A Field Guide to the Nudibranchs of the British Isles

Submitted by Steve Wilkinson on Mon, 19/04/2010 22:44

Bernard E. Picton and Christine C. Morrow. Immel Publishing (20 Berkeley Street, Berkeley Square, London W1X 5AE, 1994. Softbound, 143 pp, 115 colour photographs, 4 colour paintings, and 6 black & white figures. ISBN 1-898162-05-0.

Review source

Originally reviewed by Natalie Yonow in 1995. Published in Journal of Conchology (1995), pp. 277-278 Vol.35

This book is intended as a photographic guide for divers and underwater photographers, and in illustrating all British species, including a few unnamed ones, it achieves its aim. There is a short introduction, followed by a strong section on food and feeding. This lists all prey/predator relationships known to date for British species, tabulated with the nudibranchs taxonomically arranged and with sub-order diagnoses. Another table lists prey groups as the main heading, and gives the nudibranchs feeding on them worldwide. A brief chapter discusses reproduction, and there are useful sections on how to look for nudibranchs, recording schemes, conservation, and collecting/preservation techniques. The section on anatomy with tables and diagrams of rhinophore types is useful, as is the glossary of technical terms for the non-specialists. The glossary of Latin names is fun and may help some remember the scientific names!

The bulk of the book is given to species descriptions, with text on the left and a photograph/illustration on the facing page. The descriptions are brief, highlighting diagnostic features, average and/or maximum sizes (although a number of species are missing size data). The second paragraph describes prey species and egg masses, while the third covers distribution around the British Isles and Europe. Many descriptions have an additional paragraph discussing similar species. Each species has two or three bullet points of key characteristics.

The list of 'Books on nudibranchs and other sea slugs' covers so many of the colour guides available to date that it is difficult to understand why Schmeckel & Portmann (1982), Cattaneo-Vietti, Chemello, & Giannuzzi-Savelli (1990), and Wells & Bryce (1993) are omitted (and the updated reprint of Behrens (1991)). This section is followed by half a dozen lines covering a few journals which publish opisthobranch research. The selection of 'authors of taxonomic papers . . .' is puzzling, and one wonders at its purpose. A simple index, including taxonomic and technical terms, concludes the book.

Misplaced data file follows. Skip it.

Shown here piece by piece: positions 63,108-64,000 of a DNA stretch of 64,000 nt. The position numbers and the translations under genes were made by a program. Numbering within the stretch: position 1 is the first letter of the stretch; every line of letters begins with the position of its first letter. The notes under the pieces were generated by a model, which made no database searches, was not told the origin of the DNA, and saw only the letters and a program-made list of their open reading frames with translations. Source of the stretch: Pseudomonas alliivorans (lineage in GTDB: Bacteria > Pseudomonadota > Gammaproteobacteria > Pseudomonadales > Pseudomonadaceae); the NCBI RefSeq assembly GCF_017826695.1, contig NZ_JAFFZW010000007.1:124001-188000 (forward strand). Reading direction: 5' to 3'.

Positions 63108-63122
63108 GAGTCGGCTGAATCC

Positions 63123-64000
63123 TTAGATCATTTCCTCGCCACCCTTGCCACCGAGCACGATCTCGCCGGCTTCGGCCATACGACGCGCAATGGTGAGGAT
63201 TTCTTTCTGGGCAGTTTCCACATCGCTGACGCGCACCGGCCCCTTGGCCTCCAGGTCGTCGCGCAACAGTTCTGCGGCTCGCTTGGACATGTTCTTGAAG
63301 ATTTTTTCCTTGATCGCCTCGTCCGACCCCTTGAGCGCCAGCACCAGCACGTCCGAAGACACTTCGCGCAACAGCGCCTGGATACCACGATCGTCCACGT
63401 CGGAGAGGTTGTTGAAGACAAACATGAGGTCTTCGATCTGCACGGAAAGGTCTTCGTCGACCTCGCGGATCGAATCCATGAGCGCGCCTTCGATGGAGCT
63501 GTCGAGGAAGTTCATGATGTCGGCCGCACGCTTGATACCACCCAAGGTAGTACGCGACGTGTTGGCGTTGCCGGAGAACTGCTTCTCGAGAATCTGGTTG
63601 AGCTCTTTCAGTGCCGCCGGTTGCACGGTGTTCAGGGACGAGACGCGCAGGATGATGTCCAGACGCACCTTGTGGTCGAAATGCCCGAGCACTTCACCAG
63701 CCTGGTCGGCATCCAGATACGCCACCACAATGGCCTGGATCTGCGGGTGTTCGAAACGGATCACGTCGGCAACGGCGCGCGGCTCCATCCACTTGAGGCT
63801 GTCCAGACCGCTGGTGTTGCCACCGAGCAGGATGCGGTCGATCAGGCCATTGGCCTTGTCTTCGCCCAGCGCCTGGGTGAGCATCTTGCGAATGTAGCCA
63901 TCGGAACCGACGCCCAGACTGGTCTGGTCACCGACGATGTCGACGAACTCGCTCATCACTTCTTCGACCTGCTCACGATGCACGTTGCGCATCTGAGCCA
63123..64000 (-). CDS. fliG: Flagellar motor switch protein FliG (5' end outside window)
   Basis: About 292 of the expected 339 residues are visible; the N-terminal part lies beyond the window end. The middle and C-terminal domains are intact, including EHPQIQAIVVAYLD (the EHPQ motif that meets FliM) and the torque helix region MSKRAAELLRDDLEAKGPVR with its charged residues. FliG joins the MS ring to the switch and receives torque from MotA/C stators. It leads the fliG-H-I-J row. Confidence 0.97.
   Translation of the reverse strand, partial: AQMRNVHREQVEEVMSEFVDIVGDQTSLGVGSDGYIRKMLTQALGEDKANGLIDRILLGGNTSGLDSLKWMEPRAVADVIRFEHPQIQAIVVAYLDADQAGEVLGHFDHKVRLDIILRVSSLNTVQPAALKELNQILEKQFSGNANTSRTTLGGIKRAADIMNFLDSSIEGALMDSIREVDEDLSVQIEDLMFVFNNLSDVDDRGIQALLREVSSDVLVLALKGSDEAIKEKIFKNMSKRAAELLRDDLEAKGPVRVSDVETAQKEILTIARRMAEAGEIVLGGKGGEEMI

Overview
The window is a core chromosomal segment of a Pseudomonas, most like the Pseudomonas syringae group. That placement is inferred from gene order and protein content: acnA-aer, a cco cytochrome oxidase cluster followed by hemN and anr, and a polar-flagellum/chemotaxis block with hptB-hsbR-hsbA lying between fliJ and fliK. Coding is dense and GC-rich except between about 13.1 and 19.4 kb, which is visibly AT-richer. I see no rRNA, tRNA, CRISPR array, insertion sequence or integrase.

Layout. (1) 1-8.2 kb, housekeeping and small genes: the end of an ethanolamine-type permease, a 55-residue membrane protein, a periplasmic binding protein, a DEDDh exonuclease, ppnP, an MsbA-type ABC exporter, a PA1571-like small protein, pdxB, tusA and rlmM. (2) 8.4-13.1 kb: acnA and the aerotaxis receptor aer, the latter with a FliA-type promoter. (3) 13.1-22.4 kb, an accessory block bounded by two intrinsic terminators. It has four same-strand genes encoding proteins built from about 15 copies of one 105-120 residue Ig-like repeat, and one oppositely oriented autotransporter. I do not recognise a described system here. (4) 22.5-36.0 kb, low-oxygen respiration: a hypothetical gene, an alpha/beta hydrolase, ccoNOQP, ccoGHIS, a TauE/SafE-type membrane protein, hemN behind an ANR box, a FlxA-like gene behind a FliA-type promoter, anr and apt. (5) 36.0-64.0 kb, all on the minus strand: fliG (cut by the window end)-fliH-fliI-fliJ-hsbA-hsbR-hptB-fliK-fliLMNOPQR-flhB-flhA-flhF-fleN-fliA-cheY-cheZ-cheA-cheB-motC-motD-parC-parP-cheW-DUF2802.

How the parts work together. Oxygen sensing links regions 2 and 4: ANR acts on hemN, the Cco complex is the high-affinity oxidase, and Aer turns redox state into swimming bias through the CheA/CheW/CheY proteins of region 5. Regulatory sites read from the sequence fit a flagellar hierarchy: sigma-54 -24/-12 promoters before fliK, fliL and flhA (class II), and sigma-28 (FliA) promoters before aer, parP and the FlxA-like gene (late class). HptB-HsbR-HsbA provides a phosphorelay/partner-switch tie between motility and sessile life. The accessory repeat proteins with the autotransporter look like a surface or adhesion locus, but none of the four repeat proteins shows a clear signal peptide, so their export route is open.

With all the recent photographic publications of sea slugs from various geographical regions, it was inevitable that one would soon appear on the British fauna. Photographic guides are useful in supplementing records of species, but cannot replace accurate, detailed drawings. The latter, especially in colour, have the advantage of showing more anatomical and colour detail, which is of value for identification purposes. However, Bernard Picton's expertise in identifying these creatures compensates for the possible queries in identification. However, the photographs on p. 90 of Janolus hyalinus and Proctonotus mucroniferous could easily be of the same species, whereas drawings could have emphasized the difference more clearly. The guide is based on the senior author's many years of working on the British marine sublittoral, and as such is a welcome addition to any library. Only nudibranchs are covered in the book, and all but a few are illustrated with colour photographs of living, crawling animals, often in their natural habitat or on their food, sometimes with spawn. It is a shame that there are not more pictures of spawn: Picton & Morrow state in their introduction that often the first sign of a nudibranch is its spawn, which they describe for the majority of species.

There are some errors, mostly minor irritations such as spelling errors, Latin with a small 'l'; flabellinids, aeolids, sagartiids with capital first letters; Linnaeus sometimes spelt out, sometimes abbreviated; etc. Another query is why Eubranchus sp. A and sp. B are placed with the Eubranchus in the main systematic treatment, but Eubranchus sp. C is not. The same applies for the last four species with photographic records (two Doto spp., Cadlina sp.,Janolus sp.), which would have been more usefully placed in their respective genera.

Overall, the book is to be highly recommended, with lovely photographs and useful ecological details of use to divers, marine biologists, and specialists.